Showing posts with label Lynch/Oz. Show all posts
Showing posts with label Lynch/Oz. Show all posts

Thursday, October 26, 2023


After watching Alexandre O. Philippe's Lynch/Oz (2022), a multi-chaptered film essay that just started showing on The Criterion Channel exploring David Lynch's putative obsession with The Wizard of Oz (1939), I was reminded of Walter Benjamin's observation about the power of allegory: “Any person, any object, any relationship can mean absolutely anything else.” Allegory eradicates the detail: “it is . . . a world in which the detail is of no great importance.” Hence, for Benjamin, to allegorize is to perform an act of imposture: it replaces a particular detail by another with a similar structure. The appeal of The Wizard of Oz is due to its parabolic (allegorical) drift, meaning its conclusion contains a simple moral lesson: there’s no place like home. In Lynch/Oz, we are asked to believe that if you allegorize, say, a David Lynch film such as Blue Velvet (1986)—which, like The Wizard of Oz, has a character named Dorothy—it concludes with the same moral lesson as The Wizard of Oz: there’s no place like home. Such moments are presented as hard-earned insights, but hardly as enlightening as the filmmakers seem to believe. There are moments of keen insight, but they are few and far between, and there are discussions in which various sequences in Lynch's films are, oddly, compared to films other than The Wizard of Oz.

While it may be that The Wizard of Oz is one of David Lynch’s most “enduring obsessions,” so, too, is Sunset Boulevard (1950), a Hollywood movie (movie about Hollywood) that has been referenced many times in Lynch’s films. As any fan of the Twin Peaks series knows, Lynch’s character is named Gordon Cole, an allusion to the Paramount executive to whom Norma Desmond speaks on the telephone. And, in a strategic shot in Mulholland Drive, we see the street sign, “Sunset Boulevard.” Director Karyn Kusama, in perhaps the best essay in the film along with Amy Nicholson’s, recalls a screening of Mulholland Drive (2001) at New York’s IFC Center. In a Q&A afterward, Kusama reports Lynch said, “There’s not a day that goes by that I don’t think about The Wizard of Oz.” Certainly an over-exaggeration on Lynch’s part, but even if the film inhabits a permanent place in his psyche, his confession provides no passe-partout, or pass key, to understanding his work. Except, of course, by allegorization. In fact, I would argue that Sunset Boulevard is far more important to understanding Mulholland Drive than The Wizard of Oz.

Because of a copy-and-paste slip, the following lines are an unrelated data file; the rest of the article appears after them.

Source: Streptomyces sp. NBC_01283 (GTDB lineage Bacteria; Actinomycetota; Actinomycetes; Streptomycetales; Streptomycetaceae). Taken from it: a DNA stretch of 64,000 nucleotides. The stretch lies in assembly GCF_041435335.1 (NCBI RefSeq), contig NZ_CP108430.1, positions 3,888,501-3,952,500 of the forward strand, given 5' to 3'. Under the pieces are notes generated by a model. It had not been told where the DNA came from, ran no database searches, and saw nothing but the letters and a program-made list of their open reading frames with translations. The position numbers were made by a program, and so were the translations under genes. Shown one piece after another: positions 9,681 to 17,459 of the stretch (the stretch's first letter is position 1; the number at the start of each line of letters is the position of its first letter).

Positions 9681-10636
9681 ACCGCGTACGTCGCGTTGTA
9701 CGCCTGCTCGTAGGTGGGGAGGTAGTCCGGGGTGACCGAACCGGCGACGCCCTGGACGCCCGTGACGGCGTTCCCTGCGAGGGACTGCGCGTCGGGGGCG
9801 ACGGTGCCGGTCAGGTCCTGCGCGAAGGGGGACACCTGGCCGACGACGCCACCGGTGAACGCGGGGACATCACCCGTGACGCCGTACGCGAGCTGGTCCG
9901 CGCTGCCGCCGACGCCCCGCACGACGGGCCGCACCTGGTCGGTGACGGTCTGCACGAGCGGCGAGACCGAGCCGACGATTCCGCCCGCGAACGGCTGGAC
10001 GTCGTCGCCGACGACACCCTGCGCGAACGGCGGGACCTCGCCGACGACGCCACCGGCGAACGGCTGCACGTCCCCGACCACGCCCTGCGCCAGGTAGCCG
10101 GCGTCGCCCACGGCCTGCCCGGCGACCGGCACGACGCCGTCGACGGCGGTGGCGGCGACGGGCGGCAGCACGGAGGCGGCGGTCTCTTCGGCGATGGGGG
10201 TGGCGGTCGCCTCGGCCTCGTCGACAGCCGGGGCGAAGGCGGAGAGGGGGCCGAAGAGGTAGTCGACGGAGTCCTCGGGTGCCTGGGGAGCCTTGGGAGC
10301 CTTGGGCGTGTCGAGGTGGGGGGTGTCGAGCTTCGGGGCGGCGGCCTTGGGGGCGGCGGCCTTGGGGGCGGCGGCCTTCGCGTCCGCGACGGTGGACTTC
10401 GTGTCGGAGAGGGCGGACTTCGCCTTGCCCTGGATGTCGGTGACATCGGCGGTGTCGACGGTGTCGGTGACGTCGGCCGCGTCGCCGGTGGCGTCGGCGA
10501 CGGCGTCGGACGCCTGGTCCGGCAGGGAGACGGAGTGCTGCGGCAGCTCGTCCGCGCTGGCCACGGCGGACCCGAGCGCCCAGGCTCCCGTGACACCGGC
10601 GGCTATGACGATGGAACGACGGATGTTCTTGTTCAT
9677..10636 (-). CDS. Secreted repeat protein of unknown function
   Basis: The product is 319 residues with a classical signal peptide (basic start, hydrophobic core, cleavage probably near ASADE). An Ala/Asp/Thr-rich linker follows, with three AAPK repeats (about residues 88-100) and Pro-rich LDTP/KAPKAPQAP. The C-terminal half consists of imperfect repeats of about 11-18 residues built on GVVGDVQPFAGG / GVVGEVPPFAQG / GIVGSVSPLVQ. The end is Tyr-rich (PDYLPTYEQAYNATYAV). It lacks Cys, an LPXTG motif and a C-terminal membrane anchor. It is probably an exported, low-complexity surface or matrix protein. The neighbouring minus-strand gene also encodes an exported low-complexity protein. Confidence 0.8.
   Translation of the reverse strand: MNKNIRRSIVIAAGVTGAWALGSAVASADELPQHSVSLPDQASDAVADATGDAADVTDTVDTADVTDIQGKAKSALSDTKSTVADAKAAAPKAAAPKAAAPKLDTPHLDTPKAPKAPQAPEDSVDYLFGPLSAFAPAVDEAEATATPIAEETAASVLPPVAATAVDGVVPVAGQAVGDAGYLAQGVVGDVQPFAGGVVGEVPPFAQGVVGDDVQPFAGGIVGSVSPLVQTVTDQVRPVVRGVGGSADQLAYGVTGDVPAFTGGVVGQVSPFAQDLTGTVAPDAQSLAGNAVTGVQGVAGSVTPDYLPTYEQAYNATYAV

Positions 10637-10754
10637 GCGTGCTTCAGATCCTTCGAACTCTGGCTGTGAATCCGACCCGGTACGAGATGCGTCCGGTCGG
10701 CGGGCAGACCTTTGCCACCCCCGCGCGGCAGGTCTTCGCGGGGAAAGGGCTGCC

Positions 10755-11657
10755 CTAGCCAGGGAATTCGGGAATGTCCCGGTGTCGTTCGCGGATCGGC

Also, I am surprised that none of the commentators mentioned or discussed the sequence in The Straight Story (in which there is a character named Dorothy!) when Alvin invites the hitchhiking, runaway girl to shelter overnight at his camp. In The Wizard of Oz, Dorothy, who has run away from home in order to protect Toto, happens upon Professor Marvel (Frank Morgan, in yet another iteration of the titular wizard), a charlatan fortune-teller. Like Alvin, Professor Marvel tells the runaway girl to go home because her family wants her and is worried about her. The Straight Story is a road movie, like The Wizard of Oz (if you want to make that argumentnot a stretch), and does conclude with a scene extolling the virtues of family. Beyond such broad comparisons, though, the two films are much different. 

In addition to Amy Nicholson and Karyn Kusama, whose contributions are the most interesting and insightful in the movie, the film’s essayists are John Waters, filmmakers Rodney Ascher (Room 237) Aaron Moorhead and Justin Benson (The Endless), and David Lowery (The Green Knight).

Showing now on The Criterion Channel.